LMPD is currently under investigation by the Justice Department to determine whether officers engage in a “pattern or practice of violations of the Constitution or federal law.”

The investigation was announced in April, more than a year after officers killed Breonna Taylor in her apartment as they served a “no-knock” warrant. No criminal charges were brought in direct connection with Taylor’s death.

The shooting inflamed racial tensions in the city, prompted calls for police reform and led to numerous protests and the hiring of Shields as police chief.

“There’s no trust at some level. And when there’s no trust, you can’t get things accomplished in a collaborative way,” Louisville activist Christopher 2X said. “Most people don’t want to participate in any way or be connected to a violent crime through a judicial process.”

He added that when people think about feeling protected versus giving the police relevant information, they conclude it’s not worth it.

Love, who spent this year’s Mother’s Day surrounded by family, said charging someone in her daughter’s death will be difficult unless someone talks.

“It’s devastating. That was my baby, my only girl,” Love said.

Police say they are doing what they can to prevent gun violence.

“How do you stop these shootings? They have to stop. Our ground-level tactical units are getting far more engaged,” Shields said on the podcast. “They are identifying repeat violent offenders, and you’re going off after them and their network of associates. You’re not randomly just hoping that you get the right people. It’s a very deliberate effort, and the results are rolling in.”

City officials have increased gun violence prevention funding in this year’s city budget from $5 million to $19 million. The spending plan went into effect July 1.

More than $3 million will go toward enforcement initiatives allowing LMPD to expand technology, recruit a diverse workforce and train officers.

About $3 million more will be for a “deflection” program providing social service response when addressing people experiencing homelessness, mental health issues or substance abuse.

About $500,000 will go toward Reimage, a collaboration with KentuckianaWorks helping to stop incarceration and recidivism by connecting youths to education and training in IT, manufacturing and construction career fields.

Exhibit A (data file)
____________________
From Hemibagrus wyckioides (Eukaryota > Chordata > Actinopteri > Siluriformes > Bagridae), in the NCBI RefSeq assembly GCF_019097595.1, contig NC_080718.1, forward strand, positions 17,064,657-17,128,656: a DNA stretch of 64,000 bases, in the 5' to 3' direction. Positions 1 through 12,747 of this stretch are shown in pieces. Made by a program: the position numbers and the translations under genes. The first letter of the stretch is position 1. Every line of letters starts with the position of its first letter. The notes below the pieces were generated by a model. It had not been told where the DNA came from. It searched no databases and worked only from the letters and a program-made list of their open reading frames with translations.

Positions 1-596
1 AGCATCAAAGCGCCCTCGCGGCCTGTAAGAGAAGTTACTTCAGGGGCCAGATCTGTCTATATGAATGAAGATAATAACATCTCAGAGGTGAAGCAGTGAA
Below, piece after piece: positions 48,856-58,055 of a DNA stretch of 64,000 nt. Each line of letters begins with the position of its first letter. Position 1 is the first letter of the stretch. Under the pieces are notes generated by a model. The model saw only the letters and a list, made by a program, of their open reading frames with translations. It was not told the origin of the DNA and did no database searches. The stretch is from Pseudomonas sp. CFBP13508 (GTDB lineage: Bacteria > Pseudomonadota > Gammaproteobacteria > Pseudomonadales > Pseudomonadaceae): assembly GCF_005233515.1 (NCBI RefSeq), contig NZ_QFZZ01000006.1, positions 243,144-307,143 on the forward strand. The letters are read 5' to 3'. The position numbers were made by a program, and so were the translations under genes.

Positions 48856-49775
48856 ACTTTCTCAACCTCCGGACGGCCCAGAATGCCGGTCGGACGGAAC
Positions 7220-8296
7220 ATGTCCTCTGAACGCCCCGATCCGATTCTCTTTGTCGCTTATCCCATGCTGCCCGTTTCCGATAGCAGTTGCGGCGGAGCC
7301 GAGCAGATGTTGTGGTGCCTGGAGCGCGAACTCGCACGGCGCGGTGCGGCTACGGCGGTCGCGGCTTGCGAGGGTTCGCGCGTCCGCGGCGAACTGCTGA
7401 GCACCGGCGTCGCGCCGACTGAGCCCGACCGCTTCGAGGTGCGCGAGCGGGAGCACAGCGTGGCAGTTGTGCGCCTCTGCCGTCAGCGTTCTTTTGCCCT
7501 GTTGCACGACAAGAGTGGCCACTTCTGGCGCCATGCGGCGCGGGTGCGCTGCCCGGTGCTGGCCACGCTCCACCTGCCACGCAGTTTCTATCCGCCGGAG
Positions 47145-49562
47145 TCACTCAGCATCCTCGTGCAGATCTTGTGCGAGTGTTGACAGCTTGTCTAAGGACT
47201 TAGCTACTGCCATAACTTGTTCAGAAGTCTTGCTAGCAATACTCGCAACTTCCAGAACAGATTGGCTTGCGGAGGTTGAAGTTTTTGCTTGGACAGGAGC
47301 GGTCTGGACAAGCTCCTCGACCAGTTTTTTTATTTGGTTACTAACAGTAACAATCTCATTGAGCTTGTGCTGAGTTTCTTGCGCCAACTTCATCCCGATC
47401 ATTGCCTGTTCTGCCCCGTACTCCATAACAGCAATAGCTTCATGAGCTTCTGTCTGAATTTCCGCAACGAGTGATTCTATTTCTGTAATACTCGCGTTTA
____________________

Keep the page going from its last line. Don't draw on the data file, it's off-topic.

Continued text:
Roughly $600,000 is for a new “reconciliation” program to build on the city’s work to improve relationships between LMPD and the larger community.

These city-touted initiatives come as little consolation for those who want swift change, arrests and a safer city.

“Things have gotten terrible. I don’t know what to say about it. I know people have gotten sick and tired of all this killing,” Carl Fels, 61, said.

His son, 26-year-old Dominique Fels, was gunned down earlier this year while breaking up a fight at a hotel.

He was two days away from starting his job as a mail carrier with the U.S. Postal Service. The slain Fels left behind four children.

Louisville police say nobody has been charged for Fels’ killing. The father said he blames his son’s death on the city and police.

“They aren’t doing anything,” the older Fels said, before calling for the installment of cameras in the city’s most dangerous neighborhoods.

“People are scared to come out their houses not knowing what’s going to happen,” he said.

Christopher 2X believes teaching grade school students about gun violence and labeling it a public health crisis would help stop killings.

“Gun violence is just like cancer or heart disease, there’s no cure. It’s more or less how bad does the community want the gun violence to drop,” Christopher 2X said.

Love spoke softly about her daughter, leaning on her faith, knowing that she’s in heaven with her father and grandmother.

“It’s my faith and the relationship with God that I have,” she said. “When you know Jesus, it’s not about when you’re going, it’s where you’re going. Everything was already wrote. I couldn’t have changed nothing that night. She’s always with me in spirit.”